Unapologetically talking during the test and copying off of each other’s papers
Pre-writing an essay and using a xerox machine to make tiny, tiny copies that can be hidden inside the lid of a white-out bottle
Arranging for someone who speaks English to send them answers by text message
Copying the entire test on a piece of scratch paper, leaving to go to the outhouse, and calling someone who speaks English to help them complete the test in the outhouse
Hiding cheat sheets in bras or up skirts so that I can’t confiscate them
Using mobile internet on their cell phones to copy tangentially relevant Wikipedia articles as an essay
Skipping class on test day
Anything that doesn’t require expending mental energy studying
If you have a dimple in your chin, you will have daughters. If you have a normal chin, you will have sons.
If you have cold hands, you will have a hot spouse.
If a pregnant woman steps over a dog’s chain, her baby will end up with its umbilical cord wrapped around its neck.
If your right hand itches, that means you will be lucky; if your left hand itches, that means you will receive money.
If you see a lone stork during the summertime, you will be single all summer; if you see a pair of storks, you will not be single.
However many cowlicks you have are the number of spouses you have; I have three cowlicks, therefore I will have three wives. (I’m not sure whether that means simultaneously or in succession.)
If you sit at the corner of the dinner table, you won’t find a husband.
If you whistle indoors, your money will disappear.
It’s a sin to wash anything (clothes, yourself) on Sunday.
It’s a sin to work with numbers on a Monday: no counting money, no spending money, no receiving money, etc.
Moldova is poor compared to America. If that weren’t clear from Peace Corps’ presence here, or perhaps from my Introduction to Moldovan Home Economics a few weeks ago, perhaps this article from an issue of The Atlantic Monthly from last year will make it clear.
When I came here, I naively expected to find something poetic in the simplicity of poor village life. Of course, there are some poetic things about Moldova’s plight: the old lady who ambles around town wearing her husband’s seventy year-old war medals, for example, or the eternal flame at the Soviet-era war monument that’s long since gone out. But life in a Moldovan village, for all its quaintness, is more dull than poetic. Sure, there’s no strip malls or reality TV, but there’s no live music or restaurants, either.
What I’ve found instead of poetry are some of the same problems we have in America. Materialism and conspicuous consumption are present just as they are in the States, and to an unsettling degree: more than a few of my students have iPhones, for example, and all of them without exception have more expensive phones than mine (an iPhone is a month’s salary for an average Moldovan). I see more BMWs and Land Rovers in Chisinau in ten minutes than I might in an hour in a rich area of Nashville. Another example: one of my students invited me to his house; his family is renovating it with money his father has sent home from Moscow. He couldn’t wait to show me what will eventually be the jacuzzi his family will install in the bathroom and the boxes of $100 ceramic tiles with solid gold inlays that will cover the walls and floor.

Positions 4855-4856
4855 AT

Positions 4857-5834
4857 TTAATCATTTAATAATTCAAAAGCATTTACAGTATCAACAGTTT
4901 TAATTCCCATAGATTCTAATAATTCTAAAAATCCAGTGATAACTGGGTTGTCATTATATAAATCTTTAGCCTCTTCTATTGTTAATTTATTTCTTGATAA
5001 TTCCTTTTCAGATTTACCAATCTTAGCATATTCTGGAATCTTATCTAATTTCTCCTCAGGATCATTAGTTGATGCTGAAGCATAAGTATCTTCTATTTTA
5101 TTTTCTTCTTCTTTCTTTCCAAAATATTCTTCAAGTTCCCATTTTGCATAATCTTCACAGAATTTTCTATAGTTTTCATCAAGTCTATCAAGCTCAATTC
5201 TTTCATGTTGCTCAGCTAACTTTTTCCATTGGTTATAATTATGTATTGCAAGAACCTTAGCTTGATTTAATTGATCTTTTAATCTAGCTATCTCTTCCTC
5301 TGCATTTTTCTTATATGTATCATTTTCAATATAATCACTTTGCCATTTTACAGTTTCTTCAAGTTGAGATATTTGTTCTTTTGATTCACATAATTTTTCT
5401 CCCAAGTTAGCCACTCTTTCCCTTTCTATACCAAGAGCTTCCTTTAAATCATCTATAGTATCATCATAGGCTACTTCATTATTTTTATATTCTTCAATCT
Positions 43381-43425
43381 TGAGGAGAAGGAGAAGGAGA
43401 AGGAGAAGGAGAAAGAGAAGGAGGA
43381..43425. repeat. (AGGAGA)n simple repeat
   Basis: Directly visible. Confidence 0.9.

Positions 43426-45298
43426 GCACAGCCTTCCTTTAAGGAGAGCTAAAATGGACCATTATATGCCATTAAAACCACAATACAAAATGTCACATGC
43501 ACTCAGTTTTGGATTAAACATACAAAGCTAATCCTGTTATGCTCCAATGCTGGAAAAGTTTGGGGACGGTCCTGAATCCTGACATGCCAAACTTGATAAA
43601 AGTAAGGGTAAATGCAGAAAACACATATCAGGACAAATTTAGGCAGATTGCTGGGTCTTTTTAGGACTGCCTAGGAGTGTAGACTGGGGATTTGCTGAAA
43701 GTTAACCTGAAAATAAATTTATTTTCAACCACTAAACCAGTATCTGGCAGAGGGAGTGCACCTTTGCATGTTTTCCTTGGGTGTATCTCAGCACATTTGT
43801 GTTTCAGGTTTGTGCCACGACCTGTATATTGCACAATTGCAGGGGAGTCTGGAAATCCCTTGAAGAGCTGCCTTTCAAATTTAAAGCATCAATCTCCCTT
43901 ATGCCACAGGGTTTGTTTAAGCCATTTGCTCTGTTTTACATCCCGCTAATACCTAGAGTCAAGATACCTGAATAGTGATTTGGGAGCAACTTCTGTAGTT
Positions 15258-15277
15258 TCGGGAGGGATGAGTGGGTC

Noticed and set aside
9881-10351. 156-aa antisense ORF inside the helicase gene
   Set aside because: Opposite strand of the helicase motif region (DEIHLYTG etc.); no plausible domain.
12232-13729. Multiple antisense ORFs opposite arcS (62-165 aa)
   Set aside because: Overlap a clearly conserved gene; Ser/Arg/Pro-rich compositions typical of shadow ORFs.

The Moldovans who choose to spend their money this way (especially if they have gotten the money from a family member who is working abroad) do so in part because they have no confidence in the banking system or their currency: they fear waking up in the morning and finding that their bank has disappeared or their money is worthless (one of my students, whose parents work in Israel, receives their remittances in dollars; this is not unusual). Moldovans also have nothing else, really, to invest their money in or save up for: the government discourages entrepreneurship and it’s difficult and expensive to start a business; people don’t generally see buying real estate that they can then develop or rent out as a worthwhile investment. Thus, your options for investment or savings in Moldova are capital improvements on your home or keeping dollar bills in a drawer somewhere.
As this article argues, conspicuous consumption is normal for a developing society with newfound access to international markets: people in poorer societies want to put their luxury goods on display to distance themselves from the label of ‘poor’ or ‘developing,’ but this is merely a stage in development that will eventually give way to more responsible spending and investment. I can’t make up my mind whether I agree with this argument. Americans are not models of responsible spending, and it’s not my place to do any lecturing on the subject when the economic crisis is the result of Americans spending beyond their means.
Suppose we want to prove “If it is cold outdoors, then I may turn off my fridge” from the first 4 premises below:
(1) If it is cold outdoors, then it must be cold indoors;
(2) If it is cold indoors, then it must be cold inside my fridge independent of its artificial refrigeration;
(3) If it is cold inside my fridge independent of its artificial refrigeration, then all of the contents are adequately refrigerated without need for further artificial refrigeration;
(4) If the contents of my fridge are adequately refrigerated without need for further artificial refrigeration, then I may turn off my fridge;
(5) It is cold outdoors;
(6) Therefore it must be cold indoors;
(7) Therefore it must be cold inside my fridge independent of artificial refrigeration;